Adult Learning Force

Course Offerings

All courses are based on the following schedule:

Period 1
Period 2
Period 3

9:00 - 10:05 am
10:15 - 11:20 am
11:30 - 12:05 pm
12:15 - 1:20 pm


ALDEN - Alden Hall
ARTER - Arter Hall
DOAN - Doane Art Hall
CARR - Carr Hall
CC - Campus Center

MURR - Murray Hall
ODDF - Odd Fellows
QUIQ - Quigley Hall
VCCA - Vukovich Center
(Lincoln Room & Treasure Room - 2nd Floor of Reis Hall)

Course Offerings

Course Teacher   Pd.  

C) Creative Writing

Our goal will be to explore and discover what we have to say through the writing process.

Lora Zill     3rd

E) Physics: Super Science

Students Will:
-Understand scientific concepts through both short lectures and hands on laboratory work;
-Analyze the importance of radioactivity, fiber optics and super conductivity.

Dr. Shafiq Rahman     3rd

F) Math & Science History for Physics (Semester II)

During the first semester, math topics applicable to physics using technology will be presented.

Richard Genung     3rd

G) Junior-Senior Math Seminar

Seminar will begin with a treatment of Game Theory with interesting properties and applications.

Richard Genung   2nd  

H) Freshman-Sophomore Math Seminar

GRAPH THEORY will be explored to solve real problems

Richard Genung 1st    

J) Tai Chi

Students learn synchronized movements described as movements, actions , and aspects of nature.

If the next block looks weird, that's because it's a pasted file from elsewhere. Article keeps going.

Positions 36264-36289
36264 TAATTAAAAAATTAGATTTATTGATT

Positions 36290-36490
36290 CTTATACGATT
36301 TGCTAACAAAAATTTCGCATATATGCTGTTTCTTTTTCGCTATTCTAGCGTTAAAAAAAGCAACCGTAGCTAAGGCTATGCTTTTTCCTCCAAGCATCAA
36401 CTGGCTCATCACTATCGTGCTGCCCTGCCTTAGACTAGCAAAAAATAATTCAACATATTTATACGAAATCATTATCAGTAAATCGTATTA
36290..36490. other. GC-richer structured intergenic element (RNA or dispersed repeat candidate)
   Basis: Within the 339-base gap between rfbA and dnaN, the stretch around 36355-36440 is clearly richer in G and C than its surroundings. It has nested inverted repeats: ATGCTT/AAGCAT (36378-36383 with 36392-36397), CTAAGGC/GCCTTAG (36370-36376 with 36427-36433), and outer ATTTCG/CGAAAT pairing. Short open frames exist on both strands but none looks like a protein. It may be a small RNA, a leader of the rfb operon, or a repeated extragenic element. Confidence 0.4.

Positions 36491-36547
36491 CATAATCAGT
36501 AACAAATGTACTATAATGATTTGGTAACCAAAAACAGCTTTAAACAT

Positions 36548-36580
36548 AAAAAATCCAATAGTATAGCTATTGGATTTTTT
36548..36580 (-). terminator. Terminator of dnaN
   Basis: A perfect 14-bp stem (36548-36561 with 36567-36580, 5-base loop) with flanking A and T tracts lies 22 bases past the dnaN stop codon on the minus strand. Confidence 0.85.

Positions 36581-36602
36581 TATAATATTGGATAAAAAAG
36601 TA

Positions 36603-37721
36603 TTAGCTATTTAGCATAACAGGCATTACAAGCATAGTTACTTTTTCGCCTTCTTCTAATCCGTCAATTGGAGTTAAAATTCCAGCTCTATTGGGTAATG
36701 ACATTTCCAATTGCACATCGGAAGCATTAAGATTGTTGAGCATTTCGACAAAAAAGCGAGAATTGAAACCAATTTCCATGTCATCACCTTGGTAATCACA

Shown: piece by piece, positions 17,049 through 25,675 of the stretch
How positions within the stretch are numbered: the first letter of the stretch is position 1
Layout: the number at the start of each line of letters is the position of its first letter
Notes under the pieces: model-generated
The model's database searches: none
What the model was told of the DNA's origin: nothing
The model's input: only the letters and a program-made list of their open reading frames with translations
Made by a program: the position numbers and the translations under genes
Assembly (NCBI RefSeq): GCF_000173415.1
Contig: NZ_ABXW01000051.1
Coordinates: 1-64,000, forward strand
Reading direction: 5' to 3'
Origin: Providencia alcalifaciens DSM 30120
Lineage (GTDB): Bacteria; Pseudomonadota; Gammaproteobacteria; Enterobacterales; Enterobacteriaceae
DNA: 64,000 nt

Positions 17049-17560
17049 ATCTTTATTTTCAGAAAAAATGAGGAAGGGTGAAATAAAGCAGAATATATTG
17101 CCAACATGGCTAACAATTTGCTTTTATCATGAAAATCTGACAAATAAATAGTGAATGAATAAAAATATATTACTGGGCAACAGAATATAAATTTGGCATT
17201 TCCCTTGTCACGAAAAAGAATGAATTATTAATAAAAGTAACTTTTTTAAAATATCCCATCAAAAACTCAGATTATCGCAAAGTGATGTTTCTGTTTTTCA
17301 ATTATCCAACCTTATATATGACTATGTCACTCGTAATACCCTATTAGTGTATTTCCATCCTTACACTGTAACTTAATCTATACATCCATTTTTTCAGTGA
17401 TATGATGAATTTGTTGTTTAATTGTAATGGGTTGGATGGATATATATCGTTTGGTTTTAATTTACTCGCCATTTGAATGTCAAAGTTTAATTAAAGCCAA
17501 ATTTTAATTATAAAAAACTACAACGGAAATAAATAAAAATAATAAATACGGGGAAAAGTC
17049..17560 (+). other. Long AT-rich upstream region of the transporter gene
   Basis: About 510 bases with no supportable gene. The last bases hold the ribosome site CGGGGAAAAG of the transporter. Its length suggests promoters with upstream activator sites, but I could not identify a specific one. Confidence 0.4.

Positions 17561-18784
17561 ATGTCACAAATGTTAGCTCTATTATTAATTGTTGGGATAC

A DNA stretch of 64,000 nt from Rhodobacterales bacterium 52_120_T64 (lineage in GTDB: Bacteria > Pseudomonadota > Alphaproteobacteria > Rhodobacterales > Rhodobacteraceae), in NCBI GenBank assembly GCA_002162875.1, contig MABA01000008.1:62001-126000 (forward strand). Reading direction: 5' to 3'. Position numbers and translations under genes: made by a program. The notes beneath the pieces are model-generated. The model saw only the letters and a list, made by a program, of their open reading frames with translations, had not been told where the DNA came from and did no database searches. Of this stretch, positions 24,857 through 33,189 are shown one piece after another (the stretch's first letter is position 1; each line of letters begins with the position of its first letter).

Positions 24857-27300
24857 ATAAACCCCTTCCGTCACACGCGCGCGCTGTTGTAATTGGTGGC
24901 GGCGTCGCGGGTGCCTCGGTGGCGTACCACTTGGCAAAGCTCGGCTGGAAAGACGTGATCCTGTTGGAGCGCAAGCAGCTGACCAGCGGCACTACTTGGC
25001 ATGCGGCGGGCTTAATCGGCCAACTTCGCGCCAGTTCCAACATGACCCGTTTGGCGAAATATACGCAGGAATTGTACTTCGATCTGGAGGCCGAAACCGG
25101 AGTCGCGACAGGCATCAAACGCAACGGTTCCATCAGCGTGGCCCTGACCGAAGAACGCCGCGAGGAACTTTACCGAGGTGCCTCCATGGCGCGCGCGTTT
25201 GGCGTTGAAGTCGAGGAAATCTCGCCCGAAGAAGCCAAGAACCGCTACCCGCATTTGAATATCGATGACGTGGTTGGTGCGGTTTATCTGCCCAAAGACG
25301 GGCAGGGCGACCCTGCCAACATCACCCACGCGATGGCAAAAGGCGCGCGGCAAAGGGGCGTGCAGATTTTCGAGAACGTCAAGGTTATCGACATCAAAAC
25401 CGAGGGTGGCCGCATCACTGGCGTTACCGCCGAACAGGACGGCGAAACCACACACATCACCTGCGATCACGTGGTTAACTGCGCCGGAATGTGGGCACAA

Karen Schreiber Mason   2nd  

N) Introduction to Public Speaking

In this class we will enjoy ourselves while pushing back each person’s personal performance anxieties.

Roberta Levine     3rd

Q) Intro to Architectural Thought

Course objective is to provide an introductory survey of architecture for the participant. 

Rob Humphreys 1st    

S) The First Amendment

We will discuss and debate this question as it pertains to new technologies today including the internet, social media, Facebook, cyber bullying, violence in video games and Skype. We will also look at Wiki-Leaks and the mass surveillance practices of the NSA.

Wally Mason 1st    

T) Science Vs. Pseudoscience

Students interest will determine the subjects discussed, but some possibilities include such topics as extra-terrestrial life, mental telepathy, the Gaia hypothesis, alien abduction, evolution, etc.  Wherever possible we will try to devise experiments to test the validity of these beliefs.

Mike McGrath 1st    

V) Jazz/Rock Improvisation

Students who already have some experience playing the guitar will learn how to play scales and become familiar with basic rock and jazz music theory.

Jim Froman     3rd

Y) Archeology One

Includes field trips with extensive walking).  Students will be introduced to archeological methods of excavation techniques, dating processes, experimental archeology, and uses of anthropological data to understand remains and “predict the past”.  Field trips may include Greendate Cemetery, Baldwin-Reynolds Mansion.

Danuta Majchrowicz   2nd  

DD) Slavery and Segregation